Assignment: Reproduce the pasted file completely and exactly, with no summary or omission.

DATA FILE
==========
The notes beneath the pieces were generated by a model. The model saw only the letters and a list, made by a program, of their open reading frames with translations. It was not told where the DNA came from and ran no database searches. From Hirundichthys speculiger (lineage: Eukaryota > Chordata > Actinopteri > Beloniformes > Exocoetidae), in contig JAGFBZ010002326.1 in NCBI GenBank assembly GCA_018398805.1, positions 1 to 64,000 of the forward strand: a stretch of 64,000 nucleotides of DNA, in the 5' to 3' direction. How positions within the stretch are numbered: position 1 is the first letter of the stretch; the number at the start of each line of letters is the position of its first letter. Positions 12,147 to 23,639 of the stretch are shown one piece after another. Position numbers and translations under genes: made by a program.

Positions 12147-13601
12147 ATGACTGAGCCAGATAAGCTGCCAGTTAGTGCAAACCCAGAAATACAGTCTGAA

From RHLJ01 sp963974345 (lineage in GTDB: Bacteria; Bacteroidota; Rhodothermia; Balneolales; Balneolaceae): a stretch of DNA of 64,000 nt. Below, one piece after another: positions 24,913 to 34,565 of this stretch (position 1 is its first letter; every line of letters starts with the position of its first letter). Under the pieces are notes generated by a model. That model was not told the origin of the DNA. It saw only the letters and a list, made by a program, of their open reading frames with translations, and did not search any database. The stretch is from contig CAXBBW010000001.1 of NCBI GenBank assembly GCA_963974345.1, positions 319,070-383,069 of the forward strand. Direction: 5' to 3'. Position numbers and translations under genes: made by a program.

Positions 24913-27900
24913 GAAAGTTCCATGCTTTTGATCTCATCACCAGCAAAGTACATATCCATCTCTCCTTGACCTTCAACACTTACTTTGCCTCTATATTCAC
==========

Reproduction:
The notes beneath the pieces were generated by a model. The model saw only the letters and a list, made by a program, of their open reading frames with translations. It was not told where the DNA came from and ran no database searches. From Hirundichthys speculiger (lineage: Eukaryota > Chordata > Actinopteri > Beloniformes > Exocoetidae), in contig JAGFBZ010002326.1 in NCBI GenBank assembly GCA_018398805.1, positions 1 to 64,000 of the forward strand: a stretch of 64,000 nucleotides of DNA, in the 5' to 3' direction. How positions within the stretch are numbered: position 1 is the first letter of the stretch; the number at the start of each line of letters is the position of its first letter. Positions 12,147 to 23,639 of the stretch are shown one piece after another. Position numbers and translations under genes: made by a program.

Positions 12147-13601
12147 ATGACTGAGCCAGATAAGCTGCCAGTTAGTGCAAACCCAGAAATACAGTCTGAA

From RHLJ01 sp963974345 (lineage in GTDB: Bacteria; Bacteroidota; Rhodothermia; Balneolales; Balneolaceae): a stretch of DNA of 64,000 nt. Below, one piece after another: positions 24,913 to 34,565 of this stretch (position 1 is its first letter; every line of letters starts with the position of its first letter). Under the pieces are notes generated by a model. That model was not told the origin of the DNA. It saw only the letters and a list, made by a program, of their open reading frames with translations, and did not search any database. The stretch is from contig CAXBBW010000001.1 of NCBI GenBank assembly GCA_963974345.1, positions 319,070-383,069 of the forward strand. Direction: 5' to 3'. Position numbers and translations under genes: made by a program.

Positions 24913-27900
24913 GAAAGTTCCATGCTTTTGATCTCATCACCAGCAAAGTACATATCCATCTCTCCTTGACCTTCAACACTTACTTTGCCTCTATATTCAC